Turkey Doesn't Want You to See 'The Promise' This Weekend — Here's Why You Should

It took decades and a $100 million deathbed gift to bring The Promise to theaters this weekend, but it's finally happening.

The Promise tells the story of 1.5 million Armenian Christians slaughtered under the Ottoman Empire at the turn of the last century in modern day Turkey. It's an epic tale starring Christian Bale, Oscar Isaac and Charlotte Le Bon. The story of bringing the movie to life nearly deserves its own feature film.

RELATED: ‘The Promise’ Dares to Tell the Truth About the Armenian Genocide

Originally intended to star Clark Gable, the project was shelved after Turkey threatened to close MGM markets in the Middle East. After one investor bought and sold MGM four times, he gave $100 million on his deathbed to ensure the story of the Armenian people would be told. To this day, it's a story the Turkish government wants to smother.

"Here's why I would love for this to have a huge opening weekend: Turkey is now threatening all of the theater chains saying 'We will boycott you if you carry this movie.' Even if you're not going to go see a movie this weekend, go online right now and buy one ticket. Buy two tickets . . . even if you can't go," Glenn said Friday on radio.

The Promise opens in theaters today.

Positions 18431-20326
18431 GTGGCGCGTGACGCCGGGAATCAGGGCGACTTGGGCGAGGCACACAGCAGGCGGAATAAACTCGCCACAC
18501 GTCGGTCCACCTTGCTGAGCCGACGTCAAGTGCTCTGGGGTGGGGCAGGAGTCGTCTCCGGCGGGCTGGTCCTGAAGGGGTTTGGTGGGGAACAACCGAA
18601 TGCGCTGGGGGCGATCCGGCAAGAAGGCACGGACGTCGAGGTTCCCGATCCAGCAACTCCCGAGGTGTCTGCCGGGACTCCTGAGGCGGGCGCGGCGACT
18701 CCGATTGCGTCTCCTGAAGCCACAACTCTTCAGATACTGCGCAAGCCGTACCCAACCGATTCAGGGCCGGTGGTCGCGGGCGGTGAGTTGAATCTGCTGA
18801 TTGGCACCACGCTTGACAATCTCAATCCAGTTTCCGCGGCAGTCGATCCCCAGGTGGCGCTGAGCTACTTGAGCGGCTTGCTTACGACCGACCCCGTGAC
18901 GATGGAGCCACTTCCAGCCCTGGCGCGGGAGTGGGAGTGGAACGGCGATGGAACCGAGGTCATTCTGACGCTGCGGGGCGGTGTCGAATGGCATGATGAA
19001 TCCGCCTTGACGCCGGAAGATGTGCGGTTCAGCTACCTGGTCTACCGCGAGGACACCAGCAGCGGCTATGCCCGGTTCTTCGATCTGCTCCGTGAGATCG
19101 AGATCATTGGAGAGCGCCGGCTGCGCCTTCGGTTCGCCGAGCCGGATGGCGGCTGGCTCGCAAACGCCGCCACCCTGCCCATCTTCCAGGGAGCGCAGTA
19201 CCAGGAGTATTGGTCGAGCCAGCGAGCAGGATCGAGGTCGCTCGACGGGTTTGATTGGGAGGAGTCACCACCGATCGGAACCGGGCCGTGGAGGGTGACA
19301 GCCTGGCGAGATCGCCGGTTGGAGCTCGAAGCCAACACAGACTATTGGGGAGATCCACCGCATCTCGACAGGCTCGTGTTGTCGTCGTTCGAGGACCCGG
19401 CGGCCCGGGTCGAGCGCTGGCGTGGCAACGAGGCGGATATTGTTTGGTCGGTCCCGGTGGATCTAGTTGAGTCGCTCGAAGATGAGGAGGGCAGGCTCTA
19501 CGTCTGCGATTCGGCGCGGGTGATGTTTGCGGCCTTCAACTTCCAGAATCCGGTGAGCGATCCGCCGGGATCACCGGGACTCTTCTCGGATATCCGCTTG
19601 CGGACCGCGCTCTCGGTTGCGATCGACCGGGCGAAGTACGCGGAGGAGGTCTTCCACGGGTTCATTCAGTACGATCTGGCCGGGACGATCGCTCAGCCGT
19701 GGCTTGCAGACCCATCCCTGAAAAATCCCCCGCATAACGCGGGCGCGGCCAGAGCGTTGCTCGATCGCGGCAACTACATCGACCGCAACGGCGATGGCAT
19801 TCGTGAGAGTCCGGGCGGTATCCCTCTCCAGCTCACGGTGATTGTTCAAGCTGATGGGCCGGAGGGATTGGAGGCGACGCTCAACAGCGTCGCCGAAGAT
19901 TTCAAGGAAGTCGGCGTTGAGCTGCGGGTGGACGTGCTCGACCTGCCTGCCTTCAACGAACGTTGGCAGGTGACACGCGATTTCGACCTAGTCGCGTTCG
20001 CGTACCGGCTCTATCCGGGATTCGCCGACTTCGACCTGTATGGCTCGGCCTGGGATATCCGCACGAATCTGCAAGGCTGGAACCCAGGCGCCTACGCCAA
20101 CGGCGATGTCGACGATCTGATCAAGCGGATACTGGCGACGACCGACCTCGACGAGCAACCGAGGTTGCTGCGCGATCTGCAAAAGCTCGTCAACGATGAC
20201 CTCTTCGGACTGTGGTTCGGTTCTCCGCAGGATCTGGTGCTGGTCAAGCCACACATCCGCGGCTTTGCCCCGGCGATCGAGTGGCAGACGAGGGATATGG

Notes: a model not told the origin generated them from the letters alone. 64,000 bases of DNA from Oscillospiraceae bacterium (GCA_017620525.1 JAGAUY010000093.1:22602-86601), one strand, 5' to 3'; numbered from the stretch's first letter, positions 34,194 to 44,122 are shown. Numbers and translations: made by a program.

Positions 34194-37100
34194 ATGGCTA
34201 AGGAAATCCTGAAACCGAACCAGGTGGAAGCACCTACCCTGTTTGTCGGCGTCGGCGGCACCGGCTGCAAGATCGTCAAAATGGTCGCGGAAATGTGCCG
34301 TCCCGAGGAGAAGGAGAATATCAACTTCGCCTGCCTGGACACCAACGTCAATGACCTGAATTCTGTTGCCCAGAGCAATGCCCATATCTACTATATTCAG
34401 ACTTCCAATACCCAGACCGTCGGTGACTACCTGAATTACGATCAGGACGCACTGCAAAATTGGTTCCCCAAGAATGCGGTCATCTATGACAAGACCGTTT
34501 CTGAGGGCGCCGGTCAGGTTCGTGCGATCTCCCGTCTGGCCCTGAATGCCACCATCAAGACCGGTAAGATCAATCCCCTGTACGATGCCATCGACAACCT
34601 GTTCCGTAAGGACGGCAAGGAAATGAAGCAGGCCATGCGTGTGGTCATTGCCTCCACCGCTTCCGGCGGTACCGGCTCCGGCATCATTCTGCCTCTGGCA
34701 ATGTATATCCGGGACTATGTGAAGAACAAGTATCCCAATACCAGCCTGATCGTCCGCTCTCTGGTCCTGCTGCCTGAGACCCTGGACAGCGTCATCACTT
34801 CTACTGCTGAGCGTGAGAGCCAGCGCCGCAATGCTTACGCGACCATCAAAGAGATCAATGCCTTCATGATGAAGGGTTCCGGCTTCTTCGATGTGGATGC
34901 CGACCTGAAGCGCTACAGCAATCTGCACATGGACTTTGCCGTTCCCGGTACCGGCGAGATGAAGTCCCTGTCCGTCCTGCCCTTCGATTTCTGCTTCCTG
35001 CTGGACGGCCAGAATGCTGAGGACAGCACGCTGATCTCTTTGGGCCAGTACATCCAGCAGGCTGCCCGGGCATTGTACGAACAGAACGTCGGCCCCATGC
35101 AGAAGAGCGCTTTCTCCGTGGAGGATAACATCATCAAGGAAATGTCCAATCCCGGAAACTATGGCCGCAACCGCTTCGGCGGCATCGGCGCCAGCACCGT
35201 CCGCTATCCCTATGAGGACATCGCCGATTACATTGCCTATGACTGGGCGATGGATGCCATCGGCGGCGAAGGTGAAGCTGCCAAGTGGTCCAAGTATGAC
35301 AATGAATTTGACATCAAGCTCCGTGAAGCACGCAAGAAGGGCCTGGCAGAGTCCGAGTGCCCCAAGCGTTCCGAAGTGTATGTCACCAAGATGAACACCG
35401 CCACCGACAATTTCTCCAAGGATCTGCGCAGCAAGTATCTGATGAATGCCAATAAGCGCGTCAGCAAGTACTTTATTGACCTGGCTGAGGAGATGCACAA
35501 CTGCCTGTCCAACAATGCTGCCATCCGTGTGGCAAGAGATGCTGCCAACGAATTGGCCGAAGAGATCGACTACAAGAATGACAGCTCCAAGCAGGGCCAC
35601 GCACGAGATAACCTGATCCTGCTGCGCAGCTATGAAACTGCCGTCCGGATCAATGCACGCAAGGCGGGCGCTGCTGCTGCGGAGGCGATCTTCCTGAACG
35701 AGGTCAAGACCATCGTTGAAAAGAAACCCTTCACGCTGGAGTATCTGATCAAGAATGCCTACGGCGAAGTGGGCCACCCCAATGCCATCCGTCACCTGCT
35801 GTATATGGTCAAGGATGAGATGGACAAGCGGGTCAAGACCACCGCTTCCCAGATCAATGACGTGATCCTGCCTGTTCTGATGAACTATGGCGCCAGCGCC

Listen to this segment beginning at mark 25:05 from The Glenn Beck Program:

Glenn: So the guy who is not really a filmmaker, he's more of a real estate developer back in I think the '70s bought MGM. And made a lot of money off the sale of MGM. The studio system was tanking, and he bought MGM, and then he sold off a lot of the parts, and then he sold the whole thing. And all the parts started to grow, and then it caved again, and he was, like, I'll buy it. So he bought it again. And then he sold off the parts, and then he took the name, and he said "We're going to make the MGM Grand in Vegas, and we'll try to, you know, restore the brand name for what it is, blah, blah, blah. He built it up, he sold it, and it collapsed again. He bought it I think three or four times. Okay? From, like, 1968 to his death in 2004, he had bought and sold MGM like four times. And he made a ton of money.

This movie was originally -- it's called the promise. This movie, not the way it is being shown now, the first time went into production, Clark Gabel was the star.

PAT: Wow.

GLENN: Okay?

PAT: Wow.

GLENN: Turkey, you think of Turkey as being a nobody nation back then; right? Why would we care?

PAT: They're barely somebody now. They're only somebody now because they're in NATO. But then, nobody cared about Turkey.

GLENN: And really, you look at it now, and you think who cares about Turkey; right?

PAT: Yeah.

GLENN: So back then, they were in production with this movie with Clark Gabel. And Turkey said, "We will close the market for you, MGM, in Turkey, and we will close it all through the Middle East."